Since DelRae Cicinelli’s father was diagnosed with multiple sclerosis in 2000, she has seen the negative effects of Western medicine.
The 2010 Liberty High School graduate, too, has MS and is doing her best to help people in their shoes. Cicinelli founded Loil Life, which produces organic bath and body care products infused with herbs and essential oils.
“I saw what Western medicine did to him, and I didn’t want to do that,” said Cicinelli, who was diagnosed in 2014. “I think my diagnosis was a blessing in disguise. To me, I’m not a victim. I’m a survivor. I want to be a beacon of hope for someone else.”
Calling herself “medically intuitive,” Cicinelli said she always knew she had multiple sclerosis but wasn’t tested for some time. When she worked at a hospital, she was required to get a flu shot that, she said she believed, caused a multiple sclerosis flare up.
“I lost feeling on the left side of my body,” she said. “I had MRIs and a confirmation that lesions were on my brain. They told me I did have MS.”
Education is the key to multiple sclerosis because, she said, it isn’t spoken about enough.
“It’s not a death sentence,” she said. “You just have to educate yourself and make the best decisions for you.”
The name Loil Life reflects the base of her products — essential oils. She eschewed fragrance for essential oil- and crystal-infused products.
“Crystals have been a big part of my life,” Cicinelli said. “I’m a very spiritual person. It wasn’t something that was regularly accepted by people. But because it’s on trend, people are more accepting of it in the U.S. It was time for my full self to come into the brand.
“I take crystals, cleanse them, and charge them into the moonlight.”
Her products run the gamut, from lip balm ($6) to herbal toner ($24).
“We want to encourage you to live a ‘loil’ lifestyle,” she said. “We have products for everybody. In 2014, when I was diagnosed with MS, I found my way to essential oils, and that led me into herbalism. I took the culmination of essential oils and herbalism, and it has brought me to where it is today.”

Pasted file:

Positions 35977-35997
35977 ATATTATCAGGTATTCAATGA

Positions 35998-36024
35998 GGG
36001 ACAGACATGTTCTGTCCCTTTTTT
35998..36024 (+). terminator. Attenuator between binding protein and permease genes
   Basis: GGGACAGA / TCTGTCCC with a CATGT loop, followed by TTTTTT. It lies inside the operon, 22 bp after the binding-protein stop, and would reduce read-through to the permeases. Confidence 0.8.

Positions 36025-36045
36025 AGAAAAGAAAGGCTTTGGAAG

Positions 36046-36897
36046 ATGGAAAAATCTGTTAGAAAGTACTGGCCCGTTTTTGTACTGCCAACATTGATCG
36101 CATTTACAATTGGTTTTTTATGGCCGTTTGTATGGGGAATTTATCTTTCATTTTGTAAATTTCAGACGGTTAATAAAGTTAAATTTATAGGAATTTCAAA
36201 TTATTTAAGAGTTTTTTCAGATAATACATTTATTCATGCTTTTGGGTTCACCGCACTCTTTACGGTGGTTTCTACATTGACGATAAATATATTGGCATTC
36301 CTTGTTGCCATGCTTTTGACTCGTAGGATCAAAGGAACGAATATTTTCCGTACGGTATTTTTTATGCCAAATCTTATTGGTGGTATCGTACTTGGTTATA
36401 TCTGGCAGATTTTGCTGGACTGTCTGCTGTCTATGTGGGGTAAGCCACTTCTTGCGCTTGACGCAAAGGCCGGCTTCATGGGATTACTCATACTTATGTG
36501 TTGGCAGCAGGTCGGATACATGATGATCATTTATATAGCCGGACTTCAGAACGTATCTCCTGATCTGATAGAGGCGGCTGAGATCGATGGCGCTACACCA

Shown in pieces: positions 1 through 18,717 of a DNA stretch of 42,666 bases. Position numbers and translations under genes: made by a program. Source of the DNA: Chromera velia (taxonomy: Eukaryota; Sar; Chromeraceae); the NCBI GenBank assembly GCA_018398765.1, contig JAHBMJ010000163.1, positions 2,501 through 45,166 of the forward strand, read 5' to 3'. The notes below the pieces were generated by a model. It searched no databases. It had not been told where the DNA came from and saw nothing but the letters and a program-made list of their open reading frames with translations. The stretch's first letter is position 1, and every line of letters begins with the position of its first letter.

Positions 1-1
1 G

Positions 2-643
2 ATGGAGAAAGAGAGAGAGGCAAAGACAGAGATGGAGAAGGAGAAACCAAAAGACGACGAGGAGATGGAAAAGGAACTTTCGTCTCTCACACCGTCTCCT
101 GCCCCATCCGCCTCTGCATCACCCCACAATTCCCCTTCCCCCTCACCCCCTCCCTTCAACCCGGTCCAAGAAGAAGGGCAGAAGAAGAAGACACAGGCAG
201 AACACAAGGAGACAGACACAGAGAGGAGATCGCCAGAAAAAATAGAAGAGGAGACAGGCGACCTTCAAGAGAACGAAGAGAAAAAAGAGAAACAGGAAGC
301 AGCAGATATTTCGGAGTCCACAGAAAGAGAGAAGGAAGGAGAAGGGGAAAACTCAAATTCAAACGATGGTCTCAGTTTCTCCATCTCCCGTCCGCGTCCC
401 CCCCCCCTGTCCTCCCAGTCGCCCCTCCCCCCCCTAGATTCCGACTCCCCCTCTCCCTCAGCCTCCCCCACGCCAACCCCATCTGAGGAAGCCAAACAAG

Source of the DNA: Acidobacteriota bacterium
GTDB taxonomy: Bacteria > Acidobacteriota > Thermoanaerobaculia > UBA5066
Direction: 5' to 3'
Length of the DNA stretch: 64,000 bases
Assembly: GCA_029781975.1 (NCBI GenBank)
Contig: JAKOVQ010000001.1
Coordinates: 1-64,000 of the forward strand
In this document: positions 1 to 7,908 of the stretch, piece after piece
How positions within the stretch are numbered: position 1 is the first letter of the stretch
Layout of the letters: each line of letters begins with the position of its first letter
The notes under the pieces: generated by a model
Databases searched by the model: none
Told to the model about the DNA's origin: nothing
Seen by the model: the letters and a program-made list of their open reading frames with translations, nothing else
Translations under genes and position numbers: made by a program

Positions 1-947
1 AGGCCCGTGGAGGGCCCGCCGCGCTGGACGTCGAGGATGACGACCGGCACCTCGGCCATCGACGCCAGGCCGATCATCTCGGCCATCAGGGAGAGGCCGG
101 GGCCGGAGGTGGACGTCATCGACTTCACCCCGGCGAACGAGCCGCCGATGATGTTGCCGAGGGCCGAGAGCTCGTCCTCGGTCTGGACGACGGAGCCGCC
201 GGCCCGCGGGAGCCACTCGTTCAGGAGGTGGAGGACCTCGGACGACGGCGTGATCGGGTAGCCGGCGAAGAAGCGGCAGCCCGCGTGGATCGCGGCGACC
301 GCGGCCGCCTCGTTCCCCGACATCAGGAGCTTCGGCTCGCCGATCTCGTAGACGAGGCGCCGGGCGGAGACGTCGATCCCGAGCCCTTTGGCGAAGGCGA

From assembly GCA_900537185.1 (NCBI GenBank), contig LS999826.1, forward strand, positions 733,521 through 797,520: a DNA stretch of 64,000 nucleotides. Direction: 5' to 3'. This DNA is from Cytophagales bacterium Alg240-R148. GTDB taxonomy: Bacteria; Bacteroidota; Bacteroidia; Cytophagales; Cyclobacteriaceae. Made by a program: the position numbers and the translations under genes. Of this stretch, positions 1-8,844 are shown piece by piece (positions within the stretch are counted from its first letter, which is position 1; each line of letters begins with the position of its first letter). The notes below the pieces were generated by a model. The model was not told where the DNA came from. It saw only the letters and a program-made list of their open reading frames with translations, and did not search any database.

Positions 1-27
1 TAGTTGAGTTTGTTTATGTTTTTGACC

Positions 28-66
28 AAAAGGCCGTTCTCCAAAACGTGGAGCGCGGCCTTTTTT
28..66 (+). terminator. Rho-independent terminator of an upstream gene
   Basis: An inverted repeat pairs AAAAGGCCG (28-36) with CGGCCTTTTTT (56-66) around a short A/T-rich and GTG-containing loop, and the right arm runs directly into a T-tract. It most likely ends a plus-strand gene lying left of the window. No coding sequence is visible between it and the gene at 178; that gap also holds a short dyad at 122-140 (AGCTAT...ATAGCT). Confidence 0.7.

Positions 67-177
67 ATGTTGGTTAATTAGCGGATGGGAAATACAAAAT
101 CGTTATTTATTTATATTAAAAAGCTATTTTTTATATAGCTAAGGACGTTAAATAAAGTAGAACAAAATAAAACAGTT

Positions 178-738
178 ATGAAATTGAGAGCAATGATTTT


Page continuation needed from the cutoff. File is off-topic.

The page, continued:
Cicinelli has a well-rounded education. She earned a pre-med degree from ASU in 2017 and was on her way to becoming a neurosurgeon when she switched gears to herbalism.
“I do believe in Western medicine as well,” she said. “There’s a time and a place for it all. It’s about what works for you.”
A year later, she became a master certified herbalist through the Centre of Excellence in Manchester, England.
“I am focusing more on Western herbalism,” she said.
“You don’t need certifications in the United States to offer traditional herbalist products. You just have to be FDA compliant. I think having that bit of education is really important. As a consumer myself, I would trust someone with a formal education over someone who doesn’t, whether they’re an understudy to a master herbalist or certified through a college.”
Western herbalism focuses on what Arizonans would find in their state, like aloe, creosote and sweet grass. When she studied online through the Centre of Excellence, she learned about herbs that are common in the United Kingdom, like St. John’s Wort.
“It has various complications, so we don’t use it that much in the states,” she said. “It’s either a hard ‘yes’ or a hard ‘no.’ It’s a really controversial herb. Centre of Excellence really pushed that.”
Cicinelli has a brick-and-mortar store in Salon Boutique, 13547 N. Litchfield Road, Suite 38, in Surprise. She also sells her products at makers and farmers markets, and other shops under consignment. Her goal is to be a national brand.
She’ll participate in the Made for Mama Market and Expo from Friday, Nov. 5, to Sunday, Nov. 7, at WestWorld of Scottsdale.
“I’m moving toward more of an apothecary feel,” she said. “It’s going to be a place where you can come in and get dried herbs, rose petals and the like. Guests can make bath soaps or get dried herbs for herbal tea. There are a variety of uses for them.”
Cicinelli still makes all the products herself and works close to 80 hours a week.
“I have two little kids,” she said. “Balance is difficult, but I’m doing it for them. I’m doing it for me, too, as it’s a passion. I’m also doing this for them and their future so we have more time to be together and have financial freedom.
“My husband (Devin) works at the nuclear power plant, and I would love for him to retire and stay home full time with all of us.”